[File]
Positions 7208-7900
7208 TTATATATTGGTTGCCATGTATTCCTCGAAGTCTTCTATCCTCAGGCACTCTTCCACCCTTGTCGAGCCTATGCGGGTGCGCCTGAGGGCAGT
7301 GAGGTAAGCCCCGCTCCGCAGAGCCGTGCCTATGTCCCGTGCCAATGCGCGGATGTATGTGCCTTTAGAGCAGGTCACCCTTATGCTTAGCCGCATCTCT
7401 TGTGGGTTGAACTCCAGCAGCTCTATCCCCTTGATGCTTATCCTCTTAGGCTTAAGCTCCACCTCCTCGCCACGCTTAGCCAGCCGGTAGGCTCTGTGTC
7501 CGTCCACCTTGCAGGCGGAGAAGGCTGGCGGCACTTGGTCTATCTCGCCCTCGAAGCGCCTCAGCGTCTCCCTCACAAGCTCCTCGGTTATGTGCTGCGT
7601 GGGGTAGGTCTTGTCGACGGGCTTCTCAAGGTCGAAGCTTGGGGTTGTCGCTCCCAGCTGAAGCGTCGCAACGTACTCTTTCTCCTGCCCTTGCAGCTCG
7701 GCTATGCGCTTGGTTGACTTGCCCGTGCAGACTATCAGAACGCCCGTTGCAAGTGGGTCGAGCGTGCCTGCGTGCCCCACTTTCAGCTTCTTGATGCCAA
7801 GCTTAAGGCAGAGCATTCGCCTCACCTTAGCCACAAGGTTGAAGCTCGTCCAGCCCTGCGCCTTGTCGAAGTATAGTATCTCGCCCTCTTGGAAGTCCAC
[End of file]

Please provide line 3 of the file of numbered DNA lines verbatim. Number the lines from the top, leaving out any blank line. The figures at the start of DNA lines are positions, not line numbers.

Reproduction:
7301 GAGGTAAGCCCCGCTCCGCAGAGCCGTGCCTATGTCCCGTGCCAATGCGCGGATGTATGTGCCTTTAGAGCAGGTCACCCTTATGCTTAGCCGCATCTCT